FIGS. 9A and 9B are schematic diagrams showing the structure of a sputtering system. In the preferred embodiment, a collimate sputtering apparatus is used, however, it is not limited to the collimate sputtering apparatus. Parallel plate electrodes 21 and 22 are disposed facing each other in a vacuum chamber 20. A target 23 to be sputtered is placed on the lower electrode 22. A semiconductor substrate 28 to be deposited with a sputter film is disposed on the lower surface of the upper electrode 21 by a chuck. The electrodes 21 and 22 are connected to a radio frequency (RF) power source, for example, at 13.56 MHz. A gas supply pipe communicates with the vacuum chamber 20. A work (plasma) gas source 26 such as Ar and an N2 gas source 27 to be used as a reactive gas for reactive sputtering are connected via valves to the gas supply pipe. An evacuation system 25 such as a cryopump is connected to the vacuum chamber 20.
A filter 29 for arranging the directions of incoming molecules uniformly is disposed near the substrate. The filter 29 and semiconductor substrate 28 are maintained at a floating potential.
FIG. 9B is a schematic diagram showing the structure of the filter 29 having honeycomb openings. Only those molecules, atoms, and the like coming from the target 23 and passing through the openings reach the substrate 28.
In depositing a Ti sputter layer, Ti material is used as the target 23. The work gas Ar is introduced into the vacuum chamber 20 and a radio frequency power is supplied to generate plasma. Ti particles sputtered from the target 28 by Ar particles in the plasma pass through the filter 29 and are deposited on the substrate 28.
In depositing a TiN sputter layer, a work Ar gas as well as a reactive N2 gas is supplied. Ti atoms sputtered from the Ti target 23 react with N2 or N in the vacuum chamber 20 and TiN is deposited on the substrate 28.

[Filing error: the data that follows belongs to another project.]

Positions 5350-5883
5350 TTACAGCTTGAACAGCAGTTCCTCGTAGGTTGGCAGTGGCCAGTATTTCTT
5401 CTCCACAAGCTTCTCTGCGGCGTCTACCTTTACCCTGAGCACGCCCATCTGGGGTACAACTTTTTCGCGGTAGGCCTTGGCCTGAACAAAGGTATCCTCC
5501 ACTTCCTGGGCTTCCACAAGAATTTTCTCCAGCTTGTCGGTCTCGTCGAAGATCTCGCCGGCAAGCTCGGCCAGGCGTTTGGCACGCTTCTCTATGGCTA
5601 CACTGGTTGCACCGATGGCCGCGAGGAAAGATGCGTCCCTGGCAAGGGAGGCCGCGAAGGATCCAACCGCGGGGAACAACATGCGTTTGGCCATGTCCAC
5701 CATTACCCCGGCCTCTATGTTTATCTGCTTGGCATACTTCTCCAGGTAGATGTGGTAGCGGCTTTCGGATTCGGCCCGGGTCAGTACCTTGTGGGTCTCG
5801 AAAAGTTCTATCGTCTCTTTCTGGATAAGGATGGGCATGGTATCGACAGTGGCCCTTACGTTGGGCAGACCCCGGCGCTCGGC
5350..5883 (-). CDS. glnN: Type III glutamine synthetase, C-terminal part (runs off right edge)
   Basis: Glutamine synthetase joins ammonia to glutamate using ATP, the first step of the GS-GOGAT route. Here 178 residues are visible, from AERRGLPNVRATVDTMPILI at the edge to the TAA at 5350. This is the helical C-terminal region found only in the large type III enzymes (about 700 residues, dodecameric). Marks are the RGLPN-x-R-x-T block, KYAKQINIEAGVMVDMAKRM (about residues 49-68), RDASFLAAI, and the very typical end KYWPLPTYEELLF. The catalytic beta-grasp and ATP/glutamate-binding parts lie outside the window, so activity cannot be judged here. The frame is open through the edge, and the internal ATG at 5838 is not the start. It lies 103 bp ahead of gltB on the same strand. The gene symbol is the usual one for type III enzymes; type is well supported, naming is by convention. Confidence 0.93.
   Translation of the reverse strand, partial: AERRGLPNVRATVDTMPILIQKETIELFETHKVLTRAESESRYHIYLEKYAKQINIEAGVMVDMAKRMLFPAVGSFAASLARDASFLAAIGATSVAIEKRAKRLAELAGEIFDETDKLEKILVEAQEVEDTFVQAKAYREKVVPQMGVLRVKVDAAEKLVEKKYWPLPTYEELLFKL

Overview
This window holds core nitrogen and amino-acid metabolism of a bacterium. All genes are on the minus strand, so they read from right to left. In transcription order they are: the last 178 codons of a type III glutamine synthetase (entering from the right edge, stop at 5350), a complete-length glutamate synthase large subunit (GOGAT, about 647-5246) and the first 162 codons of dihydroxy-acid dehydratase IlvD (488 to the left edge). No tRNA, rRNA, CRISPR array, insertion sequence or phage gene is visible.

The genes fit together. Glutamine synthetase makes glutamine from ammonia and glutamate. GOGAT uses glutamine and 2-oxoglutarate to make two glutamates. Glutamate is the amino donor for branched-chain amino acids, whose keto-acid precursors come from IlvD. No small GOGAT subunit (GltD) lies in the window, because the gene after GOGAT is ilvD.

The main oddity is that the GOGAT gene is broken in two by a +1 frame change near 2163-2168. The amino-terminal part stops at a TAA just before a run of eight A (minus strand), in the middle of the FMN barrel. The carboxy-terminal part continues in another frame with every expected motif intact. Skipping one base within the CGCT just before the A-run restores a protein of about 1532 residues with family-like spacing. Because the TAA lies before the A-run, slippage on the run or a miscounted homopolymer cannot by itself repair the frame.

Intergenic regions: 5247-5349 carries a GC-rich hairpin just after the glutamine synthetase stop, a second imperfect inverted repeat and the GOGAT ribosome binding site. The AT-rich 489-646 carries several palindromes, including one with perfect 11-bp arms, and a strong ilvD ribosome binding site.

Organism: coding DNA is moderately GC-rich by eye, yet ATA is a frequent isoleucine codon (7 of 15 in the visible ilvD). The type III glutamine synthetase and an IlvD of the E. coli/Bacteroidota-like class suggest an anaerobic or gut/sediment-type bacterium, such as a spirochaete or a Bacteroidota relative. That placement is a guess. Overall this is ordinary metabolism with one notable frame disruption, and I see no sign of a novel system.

In depositing the Ti sputter layer 13a, the work gas, for example, Ar gas, is flowed at a flow rate of 80 sccm, at a pressure of 3 mTorr, at an RF power of 1 kW, and at a substrate temperature of 150° C.
In depositing the TiN sputter layer 13b, the work gas, for example, Ar gas, is flowed at a flow rate of 40 sccm, and the reactive N2 gas is flowed at a flow rate of 40 sccm, at a total pressure of 4 mTorr, at an RF power of 5 kW, and at a substrate temperature of 150° C.
Returning back to FIG. 3, after the barrier metal layers 13a and 13b are formed, a W layer 14 is deposited over the substrate surface by CVD. CVD of the W layer 14 is performed by flowing source gases WF6 +H2, at a total pressure of 80 Torr and at a substrate temperature of 450° C. The W layer grows also on the side walls of the contact holes 15a and 15b, and the inner spaces of the contact holes are gradually buried with the W layer. The W layer continues to be grown until the inner spaces of the contact holes 15a and 15b are completely buried. During this growth, the W layer 14 grows also on the area other than the contact holes. The contact hole 15c for the well region 2 is large so that this hole 15c is not buried completely, but the W layer conformal to the topography of the underlie layer is deposited on the contact hole 15c.